Lawrence Peter “Yogi” Berra was an American professional baseball catcher who later took on the roles of manager and coach. Over time, Yogi Berra emerged as baseball’s unofficial ambassador and one of the game’s most admired representatives. As one who was never fluid on word usage, clarity or understanding when speaking on his experiences, Yogi’s entangled speech made literary history.
While Yogi Berra’s role in the history of American baseball is immeasurable,
his ongoing legacy rests also on his contributions to the American language. His so-called “Yogisms,” those unique and witty observations we have all heard before, are highly recognizable. By making those outrageous, nonsensical statements, Berra unknowingly created a Yogi lexicon, a literary legacy for posterity.
Yogisms are memorable examples of double-talk, stating opposites or stating the obvious, deriving from a first-generation, Italian American war and sports hero who only finished the eighth grade. “In his own way and without intending to, Yogi became a literary figure, a man of language. The simplicity of his style appealed to an American audience already attuned to the pithy maxims of such public figures as Mark Twain, Oliver Wendell Holmes and Dorothy Parker,” states the Yogi Berra Museum.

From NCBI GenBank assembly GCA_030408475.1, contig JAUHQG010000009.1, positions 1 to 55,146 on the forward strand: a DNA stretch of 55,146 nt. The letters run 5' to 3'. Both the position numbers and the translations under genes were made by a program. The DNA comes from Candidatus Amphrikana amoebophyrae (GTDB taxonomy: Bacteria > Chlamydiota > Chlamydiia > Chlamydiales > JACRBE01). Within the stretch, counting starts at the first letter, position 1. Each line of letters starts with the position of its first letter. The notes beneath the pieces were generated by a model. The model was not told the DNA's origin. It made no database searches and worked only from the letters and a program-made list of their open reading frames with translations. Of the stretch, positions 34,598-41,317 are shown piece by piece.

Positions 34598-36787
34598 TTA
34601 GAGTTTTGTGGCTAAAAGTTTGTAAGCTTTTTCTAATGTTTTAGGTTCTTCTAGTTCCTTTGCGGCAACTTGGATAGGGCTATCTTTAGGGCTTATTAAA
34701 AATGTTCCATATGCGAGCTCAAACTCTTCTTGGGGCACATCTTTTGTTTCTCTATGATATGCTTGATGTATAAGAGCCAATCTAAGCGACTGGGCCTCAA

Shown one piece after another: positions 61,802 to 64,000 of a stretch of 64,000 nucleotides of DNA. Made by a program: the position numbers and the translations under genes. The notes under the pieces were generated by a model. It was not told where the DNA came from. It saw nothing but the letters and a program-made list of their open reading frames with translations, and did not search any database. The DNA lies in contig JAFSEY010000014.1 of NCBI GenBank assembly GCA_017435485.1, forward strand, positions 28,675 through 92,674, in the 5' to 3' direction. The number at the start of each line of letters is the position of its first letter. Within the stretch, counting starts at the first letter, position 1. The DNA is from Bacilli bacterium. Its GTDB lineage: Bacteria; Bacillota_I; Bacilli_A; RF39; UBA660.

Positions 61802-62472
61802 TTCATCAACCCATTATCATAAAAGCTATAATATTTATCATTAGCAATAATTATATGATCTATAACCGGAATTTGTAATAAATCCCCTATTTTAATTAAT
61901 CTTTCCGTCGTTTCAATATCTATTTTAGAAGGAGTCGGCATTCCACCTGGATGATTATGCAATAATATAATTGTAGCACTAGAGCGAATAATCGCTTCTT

In time, and with God’s grace on the Berra family, Yogi found his passion for baseball; making his family, friends, the Yankee organization, and a nation proud of his contributions.
Some of Yogi’s most notable Yogisms are: “It ain’t over til it’s over.” “You can observe a lot by watching.” “You should always go to other people’s funerals; otherwise, they won’t come to yours.”
“It’s déjà vu all over again.” Perhaps his most popular Yogism, Yogi stated this after Mickey Mantle and Roger Maris hit back-to-back home runs during the 1961 season.
“When you see a fork in the road, take it.” While giving directions to his best friend, Joe Garagiola, to his house in Montclair, Yogi told Joe to take the fork. The fork was unique in that no matter which direction you chose, you would end up at Yogi’s house.
“Nobody goes there anymore. It’s too crowded.” Ruggeri’s Restaurant was a hot spot in Yogi’s old neighborhood in St. Louis. While talking with Stan Musial and Joe Garagiola, Yogi came out with this quip about the restaurant.
“Why buy good luggage? You only use it when you travel.” Yogi’s teammates often ribbed him about his luggage. Yogi’s logic was his bags could not get worse, but theirs could.
“We were overwhelming underdogs,” is another Yogism expressed enthusiastically by Yogi to describe the 1969 New York Mets and their amazing performance and comeback that fall. In fact, Yogi was talking to famed pitcher Nolan Ryan at the time, reminiscing about the 1969 Amazing Mets.
While Yogi’s accomplishments in baseball are remarkable, so are his legacy, integrity and long-held values. The walls of the Yogi Berra Museum & Learning Center in Little Falls, NJ share these values that Yogi both espoused and lived by in his great life as one of America’s greatest sports heroes.